Chinese New Year 15 Facts You Should Know for Chinese New Year 2023

Chinese New Year 2023 promises to be a very special New Year celebration for China! The 2020 new year festivities were dampened by the outbreak of coronavirus. 2021 was comparatively low-key. The new year of the ‘Water Tiger’ 2022 was also somewhat lowkey, But we reckon Chinese New Year 2023 – the Year of the Water Rabbit is going to be celebrated and enjoyed with even more enthusiasm than usual!

Learn more about how to celebrate the Chinese new year: list of things you should and should not do!

China places the health and well-being of the people as the top priority – the health of the nation – the health of the people is always the first priority – public safety and health is priority one.


1. Chinese New Year’s Day is Sunday January 22 2023

This Chinese New Year 2023 is the Year of the Water Rabbit. Year of the Rabbit and the date of the start of Chinese New Year, which depends on the Chinese Lunar calendar, in 2023 will be Sunday 22 January, commencing the Year of the Rabbit. Specifically, 2023 is the Year of the Water Rabbit.

– Will it be a lucky for you according to your Chinese zodiac sign? (If for any reason you don’t set much store in Chinese astrology you’ll find plenty of useful information here on other traditional Chinese ‘Good-Luck’ traditions HERE and a forthcoming potted guide to Feng Shui being written by our Chief Editor Barrie – who was actually a Feng Shui consultant in Britain before coming to China! ( We sh*t you not ! )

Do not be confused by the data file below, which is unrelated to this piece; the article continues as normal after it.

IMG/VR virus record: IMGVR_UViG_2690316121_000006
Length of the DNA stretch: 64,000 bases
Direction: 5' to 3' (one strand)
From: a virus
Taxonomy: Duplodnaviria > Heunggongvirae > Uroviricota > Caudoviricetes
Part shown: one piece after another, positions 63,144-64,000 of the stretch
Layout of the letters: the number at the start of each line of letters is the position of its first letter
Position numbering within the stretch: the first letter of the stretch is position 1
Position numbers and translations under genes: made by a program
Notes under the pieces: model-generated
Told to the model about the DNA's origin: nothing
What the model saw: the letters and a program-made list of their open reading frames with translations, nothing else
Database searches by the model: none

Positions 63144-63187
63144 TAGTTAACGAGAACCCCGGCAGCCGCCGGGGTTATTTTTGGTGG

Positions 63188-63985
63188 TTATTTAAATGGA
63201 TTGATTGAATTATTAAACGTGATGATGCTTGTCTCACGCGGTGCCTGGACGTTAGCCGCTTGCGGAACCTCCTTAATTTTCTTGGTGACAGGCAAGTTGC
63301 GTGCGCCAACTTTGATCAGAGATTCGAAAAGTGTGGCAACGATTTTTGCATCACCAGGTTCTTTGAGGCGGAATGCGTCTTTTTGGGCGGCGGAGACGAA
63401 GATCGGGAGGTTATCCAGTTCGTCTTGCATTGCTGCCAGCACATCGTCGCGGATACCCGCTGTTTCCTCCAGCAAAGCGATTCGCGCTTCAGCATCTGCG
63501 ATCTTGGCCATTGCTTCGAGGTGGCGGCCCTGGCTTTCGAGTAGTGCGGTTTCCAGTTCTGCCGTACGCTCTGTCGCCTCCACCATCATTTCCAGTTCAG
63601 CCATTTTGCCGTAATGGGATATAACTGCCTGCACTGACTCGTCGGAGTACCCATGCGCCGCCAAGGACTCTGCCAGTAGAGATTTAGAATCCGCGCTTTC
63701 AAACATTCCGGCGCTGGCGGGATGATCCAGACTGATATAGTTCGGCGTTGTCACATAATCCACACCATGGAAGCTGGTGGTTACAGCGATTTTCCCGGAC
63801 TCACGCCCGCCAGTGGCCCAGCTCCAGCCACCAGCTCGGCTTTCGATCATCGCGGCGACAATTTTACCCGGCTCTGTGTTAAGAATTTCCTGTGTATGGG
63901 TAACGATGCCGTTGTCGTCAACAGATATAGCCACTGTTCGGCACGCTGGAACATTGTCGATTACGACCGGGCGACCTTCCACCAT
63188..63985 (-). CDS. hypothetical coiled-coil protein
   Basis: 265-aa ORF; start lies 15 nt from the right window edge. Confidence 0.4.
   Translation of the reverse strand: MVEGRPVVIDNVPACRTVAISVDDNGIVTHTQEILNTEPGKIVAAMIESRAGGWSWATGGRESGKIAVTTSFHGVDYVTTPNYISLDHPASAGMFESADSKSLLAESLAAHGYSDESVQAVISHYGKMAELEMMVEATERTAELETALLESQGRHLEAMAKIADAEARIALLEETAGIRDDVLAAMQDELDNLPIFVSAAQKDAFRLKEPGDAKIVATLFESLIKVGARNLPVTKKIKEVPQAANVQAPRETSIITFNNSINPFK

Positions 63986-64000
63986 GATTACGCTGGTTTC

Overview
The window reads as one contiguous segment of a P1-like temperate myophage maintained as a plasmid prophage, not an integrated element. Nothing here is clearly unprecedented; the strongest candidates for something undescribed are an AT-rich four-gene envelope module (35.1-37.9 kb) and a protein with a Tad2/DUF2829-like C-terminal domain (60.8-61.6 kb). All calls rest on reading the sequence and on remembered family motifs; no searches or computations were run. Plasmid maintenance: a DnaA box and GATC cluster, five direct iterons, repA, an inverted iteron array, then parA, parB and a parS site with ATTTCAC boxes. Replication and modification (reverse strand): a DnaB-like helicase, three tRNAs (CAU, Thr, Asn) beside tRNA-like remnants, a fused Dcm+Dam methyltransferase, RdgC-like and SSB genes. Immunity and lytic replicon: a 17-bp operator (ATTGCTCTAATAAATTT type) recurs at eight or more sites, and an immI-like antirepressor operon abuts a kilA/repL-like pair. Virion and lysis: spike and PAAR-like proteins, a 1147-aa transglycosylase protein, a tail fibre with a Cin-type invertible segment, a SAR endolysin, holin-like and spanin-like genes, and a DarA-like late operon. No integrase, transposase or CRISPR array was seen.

Barrie here, with what I think is quite an important update.. That is.. if you set any store on Feng Shui.. Which I do.. ( Little known fact: I was, from time to time, a Feng Shui consultant in Britain.. England, mostly friends and family, sometimes business associates who asked for advice.. But yes, also, occasionally – ‘paid for my services’.. Subscribe to our YouTube Channel at and follow me on Twitter at: @BeehiveChina
– I might be making a ‘Feng Shui’ Special to celebrate this coming Chinese New Year! 

— Barrie V (Barrie VVeiss)

2.Chinese New Year is the longest festival celebrated in China, the festivities go on for 15 days!

Why? Chinese New Year day is the first day of the first lunar month, the day of the new moon, and 15 days later, the first full moon day of the new Chinese year. This is also a well-loved traditional Chinese festival called lantern festival; a festival of reunion and also a day that marks the culmination of new year celebrations. Chinese believe the first 15 days of a year are crucial to help welcome, generate and gather all possible good luck to bring good fortune to the house and make the year ahead as fortunate as possible.